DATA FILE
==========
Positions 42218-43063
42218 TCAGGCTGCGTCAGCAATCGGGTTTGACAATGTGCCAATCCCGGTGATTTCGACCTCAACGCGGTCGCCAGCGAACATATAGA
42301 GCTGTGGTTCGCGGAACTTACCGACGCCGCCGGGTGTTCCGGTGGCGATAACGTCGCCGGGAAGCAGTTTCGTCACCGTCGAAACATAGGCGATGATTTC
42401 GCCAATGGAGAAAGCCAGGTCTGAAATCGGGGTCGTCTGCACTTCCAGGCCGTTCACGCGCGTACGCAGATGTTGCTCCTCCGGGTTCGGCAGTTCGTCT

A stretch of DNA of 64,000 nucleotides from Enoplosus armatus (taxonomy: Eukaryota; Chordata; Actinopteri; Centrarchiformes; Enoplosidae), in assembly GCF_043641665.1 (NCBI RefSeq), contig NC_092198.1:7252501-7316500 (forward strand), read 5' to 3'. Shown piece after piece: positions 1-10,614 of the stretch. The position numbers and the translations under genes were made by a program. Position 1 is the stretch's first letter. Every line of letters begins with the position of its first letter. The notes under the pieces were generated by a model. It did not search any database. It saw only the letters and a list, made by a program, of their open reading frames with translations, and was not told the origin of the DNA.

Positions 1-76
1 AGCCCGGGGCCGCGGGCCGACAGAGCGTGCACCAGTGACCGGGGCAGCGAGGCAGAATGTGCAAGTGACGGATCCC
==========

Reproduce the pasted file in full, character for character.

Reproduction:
Positions 42218-43063
42218 TCAGGCTGCGTCAGCAATCGGGTTTGACAATGTGCCAATCCCGGTGATTTCGACCTCAACGCGGTCGCCAGCGAACATATAGA
42301 GCTGTGGTTCGCGGAACTTACCGACGCCGCCGGGTGTTCCGGTGGCGATAACGTCGCCGGGAAGCAGTTTCGTCACCGTCGAAACATAGGCGATGATTTC
42401 GCCAATGGAGAAAGCCAGGTCTGAAATCGGGGTCGTCTGCACTTCCAGGCCGTTCACGCGCGTACGCAGATGTTGCTCCTCCGGGTTCGGCAGTTCGTCT

A stretch of DNA of 64,000 nucleotides from Enoplosus armatus (taxonomy: Eukaryota; Chordata; Actinopteri; Centrarchiformes; Enoplosidae), in assembly GCF_043641665.1 (NCBI RefSeq), contig NC_092198.1:7252501-7316500 (forward strand), read 5' to 3'. Shown piece after piece: positions 1-10,614 of the stretch. The position numbers and the translations under genes were made by a program. Position 1 is the stretch's first letter. Every line of letters begins with the position of its first letter. The notes under the pieces were generated by a model. It did not search any database. It saw only the letters and a list, made by a program, of their open reading frames with translations, and was not told the origin of the DNA.

Positions 1-76
1 AGCCCGGGGCCGCGGGCCGACAGAGCGTGCACCAGTGACCGGGGCAGCGAGGCAGAATGTGCAAGTGACGGATCCC